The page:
The third book in the Troy Rising series picks up where Citadel left off. Dana Parker is transferred to the new Thermopylae station in order to stiffen up a screwed up squadron of Myrmidon assault shuttles mostly staffed by Latin American personnel. To say there is a culture clash is an understatement. Later, of course, the fecal matter hits the rotary air impeller in a big way as the Rangora decide it is time to deal with those pesky Terrans once and for all.
The cultural issues between Anglos and South Americans are dealt with humorously but with very serious undertones. Mr. Ringo has obviously spent a lot of time thinking about this. While it would be easy to think that he is just an American bashing what he perceives as an inferior culture, he is undeniable right about many aspects. For example the contrast between “honor” and “duty”, as well as the problems with a class society.
The way in which things go seriously pear-shaped at the end is vintage Ringo. Massive action. Massive losses. Heroics with that little bit of Ringo humor that just makes it so readable.
Engineer’s Mate Second Class Dana Parker (hang on, you say, wasn’t she a Coxswain’s Mate in the previous book?) is a perfect protagonist for this kind of book. A true hero.
This may be my favorite Ringo ever. The only niggling criticism is the lack of a dramatis personae. This is not much of a problem in the beginning, but lots of characters are suddenly introduced during the final action, leaving me occasionally confused as to who was who.
The sequel to Live Free or Die continues more or less where the previous book leaves off. Much of it deals with the continuing construction of the Troy battlestation and its first consort. As is typical with Ringo second books in series, the “three stories combined” model of the first book is abandoned and new main characters are introduced, in this case a Navy assault shuttle pilot and a civilian “space welder”. This being Ringo, there is no shortage of battle scenes in the last third of the book.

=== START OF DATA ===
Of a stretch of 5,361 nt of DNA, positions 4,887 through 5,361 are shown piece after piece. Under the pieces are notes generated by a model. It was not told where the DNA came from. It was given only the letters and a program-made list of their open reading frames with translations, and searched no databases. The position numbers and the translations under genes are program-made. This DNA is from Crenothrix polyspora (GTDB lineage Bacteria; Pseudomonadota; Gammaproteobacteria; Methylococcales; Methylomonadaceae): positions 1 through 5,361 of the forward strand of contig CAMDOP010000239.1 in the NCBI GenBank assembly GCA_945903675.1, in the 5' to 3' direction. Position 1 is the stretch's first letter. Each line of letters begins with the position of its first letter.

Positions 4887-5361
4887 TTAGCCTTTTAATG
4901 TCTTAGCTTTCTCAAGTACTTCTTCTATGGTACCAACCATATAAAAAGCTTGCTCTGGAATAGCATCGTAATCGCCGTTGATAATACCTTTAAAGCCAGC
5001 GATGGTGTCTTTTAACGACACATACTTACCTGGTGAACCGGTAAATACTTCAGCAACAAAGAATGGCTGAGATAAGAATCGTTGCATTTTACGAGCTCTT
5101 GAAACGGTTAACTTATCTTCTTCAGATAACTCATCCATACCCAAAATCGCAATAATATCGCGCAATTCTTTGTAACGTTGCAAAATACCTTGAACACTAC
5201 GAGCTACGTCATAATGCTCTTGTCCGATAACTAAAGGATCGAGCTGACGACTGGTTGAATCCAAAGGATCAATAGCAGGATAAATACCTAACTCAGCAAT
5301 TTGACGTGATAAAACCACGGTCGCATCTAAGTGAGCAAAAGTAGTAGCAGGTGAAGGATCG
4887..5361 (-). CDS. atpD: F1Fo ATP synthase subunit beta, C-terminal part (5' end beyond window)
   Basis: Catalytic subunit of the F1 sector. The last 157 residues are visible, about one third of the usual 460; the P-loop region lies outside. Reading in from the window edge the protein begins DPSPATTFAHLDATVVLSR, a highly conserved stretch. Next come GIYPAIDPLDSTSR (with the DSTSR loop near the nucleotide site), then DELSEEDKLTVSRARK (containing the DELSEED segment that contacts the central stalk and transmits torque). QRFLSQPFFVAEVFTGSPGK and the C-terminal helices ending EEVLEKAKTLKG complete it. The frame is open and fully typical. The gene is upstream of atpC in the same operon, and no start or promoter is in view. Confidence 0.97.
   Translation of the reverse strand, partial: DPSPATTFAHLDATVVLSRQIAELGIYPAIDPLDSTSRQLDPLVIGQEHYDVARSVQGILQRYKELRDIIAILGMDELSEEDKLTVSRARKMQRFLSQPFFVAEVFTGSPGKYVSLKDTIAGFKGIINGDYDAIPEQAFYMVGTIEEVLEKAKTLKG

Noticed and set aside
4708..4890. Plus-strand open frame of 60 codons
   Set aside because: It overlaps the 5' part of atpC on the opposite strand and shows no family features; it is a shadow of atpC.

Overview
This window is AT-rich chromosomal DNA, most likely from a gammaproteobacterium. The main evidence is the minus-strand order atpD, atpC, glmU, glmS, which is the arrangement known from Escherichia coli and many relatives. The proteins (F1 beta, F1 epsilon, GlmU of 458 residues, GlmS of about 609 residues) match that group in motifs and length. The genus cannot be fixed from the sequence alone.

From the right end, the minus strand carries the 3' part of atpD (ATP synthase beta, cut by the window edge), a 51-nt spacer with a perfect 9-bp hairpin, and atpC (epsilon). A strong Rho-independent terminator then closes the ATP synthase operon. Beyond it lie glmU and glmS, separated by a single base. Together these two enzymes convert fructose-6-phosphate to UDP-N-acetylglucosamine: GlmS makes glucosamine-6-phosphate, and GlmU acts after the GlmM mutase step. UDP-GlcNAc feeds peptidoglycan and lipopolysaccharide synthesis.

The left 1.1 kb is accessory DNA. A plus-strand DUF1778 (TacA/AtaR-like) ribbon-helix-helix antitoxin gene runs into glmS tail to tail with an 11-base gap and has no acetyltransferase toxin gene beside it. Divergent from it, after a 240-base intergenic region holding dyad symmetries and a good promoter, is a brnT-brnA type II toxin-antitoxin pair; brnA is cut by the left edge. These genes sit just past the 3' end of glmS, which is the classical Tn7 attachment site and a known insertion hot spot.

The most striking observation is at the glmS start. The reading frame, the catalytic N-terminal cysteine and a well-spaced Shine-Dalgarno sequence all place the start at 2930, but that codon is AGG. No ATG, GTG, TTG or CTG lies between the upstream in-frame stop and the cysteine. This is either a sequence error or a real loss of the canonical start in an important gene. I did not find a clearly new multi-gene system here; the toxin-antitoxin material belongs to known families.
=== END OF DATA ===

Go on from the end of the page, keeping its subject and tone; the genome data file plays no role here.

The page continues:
Even more than usual, Mr. Ringo has managed to produce a real page-turner. The logistics of designing and constructing the defenses of The Solar System are great reading since it is all interspersed with trademark Ringo humor, well written characters, fun character interactions and lots of just plain cool stuff. I don’t know where the guy gets his ideas but he certainly has never been timid. Arthur C. Clarke, a master of massively huge stuff, would have been humbled. While I mostly “got it”, a schematic or two would have been nice, namely the Troy and a Myrmidon shuttle. Also, while I am up on quite a few military acronyms, a list or at least a spelled out version the first time one is mentioned would have been nice. All in all, another page turner from Ringo. Can’t wait for the next book, “The Hot Gate”.
More Ringo? Why yes. You can never have enough Ringo. Live Free or Die is the start of a new series (that man is a total workaholic) called “Troy Rising“. Aliens pop up, drop a stargate (well, it is) in space, and leave. A while later, another race pops up and demands tribute in the form of most of Earth’s more valuable metals. Humanity has no choice but to comply. Through a combination of luck and deviousness, Tyler Vernon, an IT guy reduced to doing odd jobs, manages to find something that another race of aliens actually wants to buy. In the process he becomes the richest man in the world. And so starts humanity’s long road towards independence.
Like several other of Ringo’s first novels in a series, this one has three “episodes”. I don’t know why he does this but it works. What I particularly like about this novel is how humanity is thrown in at the deep end of a very deep pool without the least knowledge of how to swim. The Horvath, basically the local bullies, come in and just say “give”. It is a refreshing change from the many first contact scenarios where human technology is more or less equal to that of the aliens.
As usual with Ringo, this is an intelligent page turner with lots of cool action. The only part that became slightly confusing was the whole “many mirrors” bit. Would a schematic or two have killed you, Mr. Ringo?